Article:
UPDATE: This article, originally published at 5:40 p.m. EDT Friday, May 1, has been updated throughout with information from a regulatory filing.
NEW YORK (TheStreet) -- Investors making their annual trip to Nebraska on Friday for Berkshire Hathaway's (BRK.A) - Get BRK.A Report annual meeting had set the first-quarter performance bar high for CEO Warren Buffett, and he delivered.
Earnings of $2,583 a share, excluding some items, topped the average estimate of $2,330 from analysts in a survey by Thomson Reuters as sales in the railroad and insurance businesses improved. Net income climbed 9.8% to $5.16 billion, or $3,143 a share, from $4.7 billion, or $2,862, a year earlier, the Omaha, Nebraska-based company said in a statement. Revenue ticked up 4% to $50 billion.
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Earnings growth was led by the railroads, energy and utilities unit, where profit increased 25% to $1.5 billion. Burlington Northern, which Buffett acquired in 2010, saw earnings climb 44% to $1 billion as shipments of coal and agricultural products increased, according to a regulatory filing.
Overall, improvements to Burlington's equipment, expanded lines and new hiring helped drive gains in the quarter from a "substandard" performance in the first three months of 2014, Berkshire said in the filing.
Burlington, the second-largest U.S. freight railroad operator, boasts 51,500 miles of track in 28 states, with operations in three Canadian provinces. It had 48,000 employees at the end of 2014.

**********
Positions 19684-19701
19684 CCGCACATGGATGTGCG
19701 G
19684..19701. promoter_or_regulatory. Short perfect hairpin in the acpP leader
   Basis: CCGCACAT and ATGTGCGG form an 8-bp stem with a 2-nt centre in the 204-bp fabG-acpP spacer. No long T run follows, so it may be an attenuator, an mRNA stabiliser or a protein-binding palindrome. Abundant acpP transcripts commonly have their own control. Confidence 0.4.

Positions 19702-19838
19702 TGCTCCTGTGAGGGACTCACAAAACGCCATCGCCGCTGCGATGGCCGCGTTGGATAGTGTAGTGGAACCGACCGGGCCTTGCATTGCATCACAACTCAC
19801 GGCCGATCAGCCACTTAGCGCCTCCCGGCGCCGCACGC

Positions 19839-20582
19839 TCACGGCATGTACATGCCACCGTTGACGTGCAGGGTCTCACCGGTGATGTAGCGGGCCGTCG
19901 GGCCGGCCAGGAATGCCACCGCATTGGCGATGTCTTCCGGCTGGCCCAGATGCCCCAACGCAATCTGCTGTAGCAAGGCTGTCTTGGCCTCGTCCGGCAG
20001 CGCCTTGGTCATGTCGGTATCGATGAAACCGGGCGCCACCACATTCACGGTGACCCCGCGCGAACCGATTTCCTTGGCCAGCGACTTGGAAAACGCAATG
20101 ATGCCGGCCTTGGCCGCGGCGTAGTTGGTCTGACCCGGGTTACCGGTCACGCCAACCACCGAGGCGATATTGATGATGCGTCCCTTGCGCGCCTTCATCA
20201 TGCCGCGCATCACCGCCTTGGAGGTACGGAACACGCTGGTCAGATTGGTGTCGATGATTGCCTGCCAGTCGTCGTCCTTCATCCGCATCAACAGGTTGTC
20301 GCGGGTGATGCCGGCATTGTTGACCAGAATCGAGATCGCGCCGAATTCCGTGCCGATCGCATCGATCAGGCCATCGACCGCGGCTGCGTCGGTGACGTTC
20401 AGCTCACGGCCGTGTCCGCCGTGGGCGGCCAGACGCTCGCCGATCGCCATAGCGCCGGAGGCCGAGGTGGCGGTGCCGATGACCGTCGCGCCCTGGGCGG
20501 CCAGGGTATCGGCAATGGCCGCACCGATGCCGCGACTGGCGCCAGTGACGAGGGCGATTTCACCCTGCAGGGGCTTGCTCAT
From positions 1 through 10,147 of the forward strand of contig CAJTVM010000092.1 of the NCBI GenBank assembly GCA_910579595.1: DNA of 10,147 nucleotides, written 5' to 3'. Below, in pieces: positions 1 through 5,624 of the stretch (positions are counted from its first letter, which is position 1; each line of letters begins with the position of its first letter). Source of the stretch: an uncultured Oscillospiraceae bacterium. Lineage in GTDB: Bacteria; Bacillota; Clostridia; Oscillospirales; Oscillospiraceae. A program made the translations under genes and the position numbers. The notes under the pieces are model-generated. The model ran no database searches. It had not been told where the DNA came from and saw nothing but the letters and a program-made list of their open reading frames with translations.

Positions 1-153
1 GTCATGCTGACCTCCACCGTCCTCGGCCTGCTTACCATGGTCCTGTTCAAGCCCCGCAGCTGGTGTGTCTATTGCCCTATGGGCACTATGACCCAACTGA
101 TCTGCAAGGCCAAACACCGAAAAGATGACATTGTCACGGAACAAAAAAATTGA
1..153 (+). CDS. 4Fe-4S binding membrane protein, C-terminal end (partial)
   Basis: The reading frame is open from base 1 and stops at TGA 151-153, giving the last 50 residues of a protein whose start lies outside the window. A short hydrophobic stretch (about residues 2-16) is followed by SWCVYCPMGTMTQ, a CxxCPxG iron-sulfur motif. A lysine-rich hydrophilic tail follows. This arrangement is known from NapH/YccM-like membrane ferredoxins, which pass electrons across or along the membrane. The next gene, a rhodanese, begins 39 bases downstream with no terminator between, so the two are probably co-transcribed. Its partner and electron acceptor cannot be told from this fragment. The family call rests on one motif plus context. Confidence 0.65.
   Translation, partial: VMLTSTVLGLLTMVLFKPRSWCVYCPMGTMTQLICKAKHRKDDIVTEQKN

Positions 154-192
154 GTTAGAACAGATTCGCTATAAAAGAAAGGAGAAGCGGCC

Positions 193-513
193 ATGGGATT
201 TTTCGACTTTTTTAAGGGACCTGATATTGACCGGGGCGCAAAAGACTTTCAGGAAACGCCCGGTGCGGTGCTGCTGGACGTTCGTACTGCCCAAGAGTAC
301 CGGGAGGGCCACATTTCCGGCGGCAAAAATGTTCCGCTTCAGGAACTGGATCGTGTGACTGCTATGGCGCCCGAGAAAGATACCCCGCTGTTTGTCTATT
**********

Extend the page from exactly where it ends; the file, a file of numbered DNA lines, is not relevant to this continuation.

Some analysts were concerned that margins would tighten at Burlington, as the company invested more on its rail lines, according to Meyer Shields, a managing director at Keefe, Bruyette & Woods. That proved to be exactly what happened.
"Burlington acknowledged that they'd been under-investing, which is a fixable problem, but will require more spending," he said.
Still, the railroad's margins remained healthy, as operating expenses increased only 10% to $1.3 billion.
In Berkshire's insurance businesses, revenue climbed 5.7% to $35.9 billion, despite an increase in claims at auto-insurer GEICO as cheaper gas prices put more customers on the road and severe winter weather caused them to have accidents. The company's ratio of losses incurred to premiums earned, a measure of an insurance business's performance, widened 4.3 percentage points to 80.1%.
"Low gas prices means more miles driven, which translates into more accidents and claims," Shields said.
The 10% gain in premiums at GEICO to $5.9 billion was heavily eroded by a 17% increase in insurance payouts and related expenses, which widened to $4.3 billion, according to Berkshire's filing. Notwithstanding, GEICO's operating income increased by 10% to $5.4 billion.
"We experienced increases in claims frequencies and severities in several of our major coverages," Berkshire said in the filing. "As a result, we are implementing premium rate increases as needed.